The State of Michigan's October 1 deadline to enact a new budget for the 2009-2010 fiscal year is now behind us. Nonetheless, at press time, we still do not have a budget plan in place. After a week's worth of marathon sessions held by the Michigan Senate and the House of Representatives that often ran from the morning until late in the evening, lawmakers and the governor's office failed to reach consensus on a deal to address the $2.8 billion budget deficit. Votes on difficult issues, from a 3 percent cut in school aid funding to cuts in revenue sharing dollars for local units of government stalled on multiple occasions. The House of Representatives even voted to restore certain cuts without passing a plan to raise the corresponding new revenue as a way to garner adequate support. The end result was the passing of a continuation budget that funds state government, at reduced levels, through the end of October.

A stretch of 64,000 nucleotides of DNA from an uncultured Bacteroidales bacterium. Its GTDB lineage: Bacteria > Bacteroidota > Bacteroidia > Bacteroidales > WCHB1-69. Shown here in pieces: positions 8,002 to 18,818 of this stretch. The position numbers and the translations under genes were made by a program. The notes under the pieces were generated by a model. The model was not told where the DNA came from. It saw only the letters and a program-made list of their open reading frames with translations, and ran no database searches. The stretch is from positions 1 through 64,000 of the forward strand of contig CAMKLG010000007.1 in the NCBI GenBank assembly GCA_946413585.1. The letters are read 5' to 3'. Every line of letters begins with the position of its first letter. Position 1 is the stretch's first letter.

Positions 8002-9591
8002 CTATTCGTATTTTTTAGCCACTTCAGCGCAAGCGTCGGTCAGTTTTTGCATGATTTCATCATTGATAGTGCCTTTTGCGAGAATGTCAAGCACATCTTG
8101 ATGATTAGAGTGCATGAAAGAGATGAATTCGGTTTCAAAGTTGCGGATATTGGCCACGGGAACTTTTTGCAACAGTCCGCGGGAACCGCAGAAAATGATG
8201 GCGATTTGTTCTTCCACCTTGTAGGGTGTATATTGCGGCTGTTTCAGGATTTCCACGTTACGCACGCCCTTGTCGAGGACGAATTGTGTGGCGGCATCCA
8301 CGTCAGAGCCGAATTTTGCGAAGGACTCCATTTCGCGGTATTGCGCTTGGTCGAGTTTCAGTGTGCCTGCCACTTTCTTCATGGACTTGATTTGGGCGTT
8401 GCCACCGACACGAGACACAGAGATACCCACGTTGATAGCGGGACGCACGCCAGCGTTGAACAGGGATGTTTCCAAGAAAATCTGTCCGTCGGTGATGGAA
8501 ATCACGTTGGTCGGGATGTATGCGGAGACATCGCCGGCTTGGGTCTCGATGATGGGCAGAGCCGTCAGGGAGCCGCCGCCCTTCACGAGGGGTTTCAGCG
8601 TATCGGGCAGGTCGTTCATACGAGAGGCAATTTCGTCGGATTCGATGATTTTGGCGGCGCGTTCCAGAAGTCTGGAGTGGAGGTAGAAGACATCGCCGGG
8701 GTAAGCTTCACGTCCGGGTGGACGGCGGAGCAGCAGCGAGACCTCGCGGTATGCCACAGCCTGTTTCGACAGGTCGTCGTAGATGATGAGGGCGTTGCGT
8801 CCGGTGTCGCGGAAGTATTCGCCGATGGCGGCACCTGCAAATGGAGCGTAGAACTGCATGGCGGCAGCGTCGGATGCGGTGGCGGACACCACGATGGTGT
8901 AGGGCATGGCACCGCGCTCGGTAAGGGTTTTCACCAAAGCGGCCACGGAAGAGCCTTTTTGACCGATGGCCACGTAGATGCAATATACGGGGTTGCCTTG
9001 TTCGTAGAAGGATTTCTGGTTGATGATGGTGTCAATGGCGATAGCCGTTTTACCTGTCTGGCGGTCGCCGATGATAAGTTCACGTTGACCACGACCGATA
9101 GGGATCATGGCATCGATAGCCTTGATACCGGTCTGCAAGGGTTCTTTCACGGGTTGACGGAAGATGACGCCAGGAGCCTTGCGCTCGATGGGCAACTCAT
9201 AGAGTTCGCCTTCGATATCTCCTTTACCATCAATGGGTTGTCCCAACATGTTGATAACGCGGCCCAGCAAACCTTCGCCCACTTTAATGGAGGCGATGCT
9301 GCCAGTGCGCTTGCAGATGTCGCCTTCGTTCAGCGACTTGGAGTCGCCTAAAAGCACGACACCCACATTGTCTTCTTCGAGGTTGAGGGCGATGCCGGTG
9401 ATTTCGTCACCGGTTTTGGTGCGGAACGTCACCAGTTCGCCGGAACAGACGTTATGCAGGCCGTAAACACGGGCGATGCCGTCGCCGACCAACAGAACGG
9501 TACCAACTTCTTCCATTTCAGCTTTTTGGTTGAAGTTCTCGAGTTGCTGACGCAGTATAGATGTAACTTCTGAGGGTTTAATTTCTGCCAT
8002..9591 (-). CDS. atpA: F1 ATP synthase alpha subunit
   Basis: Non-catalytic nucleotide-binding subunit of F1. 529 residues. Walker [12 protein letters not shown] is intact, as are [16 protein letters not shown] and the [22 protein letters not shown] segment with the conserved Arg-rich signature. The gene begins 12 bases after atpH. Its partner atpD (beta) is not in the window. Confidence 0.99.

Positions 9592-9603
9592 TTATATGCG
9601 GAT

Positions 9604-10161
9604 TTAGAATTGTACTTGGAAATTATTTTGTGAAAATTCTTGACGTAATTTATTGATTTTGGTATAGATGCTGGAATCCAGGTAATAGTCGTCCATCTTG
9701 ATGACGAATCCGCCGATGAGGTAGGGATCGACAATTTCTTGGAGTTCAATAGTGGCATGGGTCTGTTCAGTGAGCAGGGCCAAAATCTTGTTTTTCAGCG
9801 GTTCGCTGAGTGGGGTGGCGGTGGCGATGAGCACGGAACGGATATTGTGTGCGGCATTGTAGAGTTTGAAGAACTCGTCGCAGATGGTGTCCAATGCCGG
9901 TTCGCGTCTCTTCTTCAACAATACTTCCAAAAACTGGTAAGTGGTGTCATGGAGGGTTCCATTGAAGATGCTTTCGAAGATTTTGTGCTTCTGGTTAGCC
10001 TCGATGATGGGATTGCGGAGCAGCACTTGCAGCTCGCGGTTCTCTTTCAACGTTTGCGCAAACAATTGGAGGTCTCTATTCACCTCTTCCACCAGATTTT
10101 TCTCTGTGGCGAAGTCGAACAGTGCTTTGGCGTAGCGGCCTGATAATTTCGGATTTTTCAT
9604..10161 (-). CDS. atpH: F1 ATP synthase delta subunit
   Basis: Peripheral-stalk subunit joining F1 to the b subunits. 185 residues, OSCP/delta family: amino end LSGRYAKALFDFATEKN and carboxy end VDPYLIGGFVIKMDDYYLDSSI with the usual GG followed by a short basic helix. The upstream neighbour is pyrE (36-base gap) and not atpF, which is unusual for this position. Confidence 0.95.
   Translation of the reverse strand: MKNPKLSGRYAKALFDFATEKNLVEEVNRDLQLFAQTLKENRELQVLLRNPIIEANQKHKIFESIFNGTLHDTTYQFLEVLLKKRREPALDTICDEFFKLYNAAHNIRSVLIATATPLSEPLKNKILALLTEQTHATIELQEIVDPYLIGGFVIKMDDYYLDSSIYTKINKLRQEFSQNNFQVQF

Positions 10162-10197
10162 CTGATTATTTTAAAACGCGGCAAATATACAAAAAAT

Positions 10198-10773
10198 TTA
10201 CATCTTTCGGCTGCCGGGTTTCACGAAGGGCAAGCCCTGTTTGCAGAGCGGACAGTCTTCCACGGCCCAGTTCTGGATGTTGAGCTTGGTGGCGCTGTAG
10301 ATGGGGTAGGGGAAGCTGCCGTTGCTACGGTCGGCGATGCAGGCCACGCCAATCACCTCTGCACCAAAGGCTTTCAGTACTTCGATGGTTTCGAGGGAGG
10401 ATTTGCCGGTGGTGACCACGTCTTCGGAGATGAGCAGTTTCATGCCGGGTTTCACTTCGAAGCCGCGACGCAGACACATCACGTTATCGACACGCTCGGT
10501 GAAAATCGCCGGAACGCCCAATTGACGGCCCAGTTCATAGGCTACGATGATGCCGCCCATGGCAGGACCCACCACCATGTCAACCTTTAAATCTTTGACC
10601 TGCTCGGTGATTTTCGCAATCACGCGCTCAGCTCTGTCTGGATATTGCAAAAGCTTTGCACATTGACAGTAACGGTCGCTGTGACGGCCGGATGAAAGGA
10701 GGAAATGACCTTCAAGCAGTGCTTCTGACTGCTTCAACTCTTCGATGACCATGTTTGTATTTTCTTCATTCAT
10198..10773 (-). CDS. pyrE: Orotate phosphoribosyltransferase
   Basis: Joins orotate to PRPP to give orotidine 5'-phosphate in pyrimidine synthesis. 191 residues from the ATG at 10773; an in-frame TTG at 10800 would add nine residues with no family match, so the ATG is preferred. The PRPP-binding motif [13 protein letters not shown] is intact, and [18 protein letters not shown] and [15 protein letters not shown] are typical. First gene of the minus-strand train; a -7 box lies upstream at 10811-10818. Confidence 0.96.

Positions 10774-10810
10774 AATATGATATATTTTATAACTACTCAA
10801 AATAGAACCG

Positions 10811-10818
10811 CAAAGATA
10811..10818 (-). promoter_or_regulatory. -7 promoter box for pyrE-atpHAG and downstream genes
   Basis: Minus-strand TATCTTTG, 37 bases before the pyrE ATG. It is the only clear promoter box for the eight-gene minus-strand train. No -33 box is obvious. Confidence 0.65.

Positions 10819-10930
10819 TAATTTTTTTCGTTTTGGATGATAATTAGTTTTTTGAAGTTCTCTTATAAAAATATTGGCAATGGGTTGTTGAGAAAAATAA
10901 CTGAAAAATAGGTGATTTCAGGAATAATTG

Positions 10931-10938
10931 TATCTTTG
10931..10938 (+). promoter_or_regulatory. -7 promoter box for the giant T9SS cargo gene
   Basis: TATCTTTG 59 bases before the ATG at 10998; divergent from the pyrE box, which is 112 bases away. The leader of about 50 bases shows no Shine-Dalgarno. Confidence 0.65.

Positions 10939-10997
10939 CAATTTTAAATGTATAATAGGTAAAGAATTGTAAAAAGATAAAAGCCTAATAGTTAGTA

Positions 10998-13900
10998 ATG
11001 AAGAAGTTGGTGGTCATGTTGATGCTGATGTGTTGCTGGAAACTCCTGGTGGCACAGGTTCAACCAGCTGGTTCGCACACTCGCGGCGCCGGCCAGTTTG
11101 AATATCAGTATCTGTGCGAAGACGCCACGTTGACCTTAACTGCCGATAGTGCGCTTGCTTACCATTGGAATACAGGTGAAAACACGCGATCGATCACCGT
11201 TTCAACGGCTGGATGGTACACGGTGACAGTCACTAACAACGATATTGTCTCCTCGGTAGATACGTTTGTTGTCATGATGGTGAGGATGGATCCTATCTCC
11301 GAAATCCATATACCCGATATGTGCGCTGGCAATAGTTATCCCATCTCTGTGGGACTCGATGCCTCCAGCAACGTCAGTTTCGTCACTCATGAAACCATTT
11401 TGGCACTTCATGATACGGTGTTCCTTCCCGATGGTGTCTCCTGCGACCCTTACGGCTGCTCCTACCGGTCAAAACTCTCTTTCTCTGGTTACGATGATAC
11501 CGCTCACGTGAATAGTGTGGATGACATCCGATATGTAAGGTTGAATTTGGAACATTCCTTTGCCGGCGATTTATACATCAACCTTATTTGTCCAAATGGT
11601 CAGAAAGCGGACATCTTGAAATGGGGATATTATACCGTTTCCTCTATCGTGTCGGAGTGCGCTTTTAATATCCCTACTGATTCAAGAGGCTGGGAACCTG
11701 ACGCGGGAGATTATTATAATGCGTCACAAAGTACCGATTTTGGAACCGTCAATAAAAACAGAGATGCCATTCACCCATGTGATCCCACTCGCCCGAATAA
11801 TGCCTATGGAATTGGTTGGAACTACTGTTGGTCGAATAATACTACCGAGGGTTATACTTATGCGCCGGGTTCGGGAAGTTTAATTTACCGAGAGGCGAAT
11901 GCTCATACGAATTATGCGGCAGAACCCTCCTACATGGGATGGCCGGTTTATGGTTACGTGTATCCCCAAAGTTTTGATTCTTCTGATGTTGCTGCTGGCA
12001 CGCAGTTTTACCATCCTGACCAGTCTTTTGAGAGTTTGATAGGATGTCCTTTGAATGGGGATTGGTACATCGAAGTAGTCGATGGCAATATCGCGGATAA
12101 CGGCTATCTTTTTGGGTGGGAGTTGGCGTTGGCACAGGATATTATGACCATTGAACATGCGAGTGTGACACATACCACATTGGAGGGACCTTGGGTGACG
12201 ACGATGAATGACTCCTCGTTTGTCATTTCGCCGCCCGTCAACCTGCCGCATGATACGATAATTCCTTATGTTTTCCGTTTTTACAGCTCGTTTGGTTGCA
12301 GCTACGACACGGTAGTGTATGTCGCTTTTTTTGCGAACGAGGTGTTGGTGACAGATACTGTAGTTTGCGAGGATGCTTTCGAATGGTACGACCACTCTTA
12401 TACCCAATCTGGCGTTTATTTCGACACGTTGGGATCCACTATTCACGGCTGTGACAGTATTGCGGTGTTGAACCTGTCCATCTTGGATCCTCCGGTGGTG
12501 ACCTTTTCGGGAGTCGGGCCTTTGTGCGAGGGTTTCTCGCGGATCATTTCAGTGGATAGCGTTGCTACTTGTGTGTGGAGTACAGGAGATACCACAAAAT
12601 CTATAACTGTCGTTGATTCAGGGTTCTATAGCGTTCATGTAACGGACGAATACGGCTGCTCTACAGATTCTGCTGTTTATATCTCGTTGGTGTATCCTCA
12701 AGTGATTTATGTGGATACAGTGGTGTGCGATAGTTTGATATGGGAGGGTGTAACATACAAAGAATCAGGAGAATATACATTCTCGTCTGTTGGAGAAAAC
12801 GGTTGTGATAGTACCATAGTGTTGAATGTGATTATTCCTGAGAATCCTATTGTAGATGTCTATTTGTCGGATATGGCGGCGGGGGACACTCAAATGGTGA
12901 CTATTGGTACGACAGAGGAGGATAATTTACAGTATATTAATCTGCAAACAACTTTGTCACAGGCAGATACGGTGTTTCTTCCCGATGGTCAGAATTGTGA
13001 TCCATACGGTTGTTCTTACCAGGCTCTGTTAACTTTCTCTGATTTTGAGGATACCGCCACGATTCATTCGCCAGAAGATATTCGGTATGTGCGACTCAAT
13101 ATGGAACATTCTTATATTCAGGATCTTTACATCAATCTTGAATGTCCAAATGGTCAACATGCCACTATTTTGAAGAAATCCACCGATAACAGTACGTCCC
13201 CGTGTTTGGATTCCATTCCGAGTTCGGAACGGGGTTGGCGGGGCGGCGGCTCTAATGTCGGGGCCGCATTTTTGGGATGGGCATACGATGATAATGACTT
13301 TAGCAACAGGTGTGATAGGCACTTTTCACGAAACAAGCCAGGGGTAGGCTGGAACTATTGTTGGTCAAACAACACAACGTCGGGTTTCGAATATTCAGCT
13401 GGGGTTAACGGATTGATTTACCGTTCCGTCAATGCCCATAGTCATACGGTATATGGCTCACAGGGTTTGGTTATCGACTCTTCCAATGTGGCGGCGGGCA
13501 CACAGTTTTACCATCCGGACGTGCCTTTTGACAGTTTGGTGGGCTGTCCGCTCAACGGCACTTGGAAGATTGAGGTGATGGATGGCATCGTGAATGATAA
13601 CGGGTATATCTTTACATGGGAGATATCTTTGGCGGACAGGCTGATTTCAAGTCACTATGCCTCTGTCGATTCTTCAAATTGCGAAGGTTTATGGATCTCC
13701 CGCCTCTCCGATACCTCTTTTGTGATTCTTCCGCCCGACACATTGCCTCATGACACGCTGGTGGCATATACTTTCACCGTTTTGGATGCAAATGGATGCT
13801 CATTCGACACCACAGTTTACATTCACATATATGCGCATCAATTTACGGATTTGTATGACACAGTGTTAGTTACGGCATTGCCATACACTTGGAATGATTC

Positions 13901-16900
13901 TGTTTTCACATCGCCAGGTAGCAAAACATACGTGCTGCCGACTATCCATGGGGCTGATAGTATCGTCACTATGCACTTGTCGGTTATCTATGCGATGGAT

While it is disappointing that a full year's budget was not passed, there are still positive ideas on the table. In September, a deal struck between Senate Majority leader Mike Bishop(R-Rochester) and Speaker of the House Andy Dillon (D-Redford Twp) to fix the hole in the budget with cuts, not taxes, was refreshing news coming out of Lansing. The deal included a reduction in overall general fund spending from $9.71 billion to $7.93 billion and minimized its reliance on one-time funding from federal stimulus dollars.
Legislators should accept the necessity of the difficult decision to pare back the size of state government now, lest we be doomed to the chaos that comes with the yearly reprisal of budget...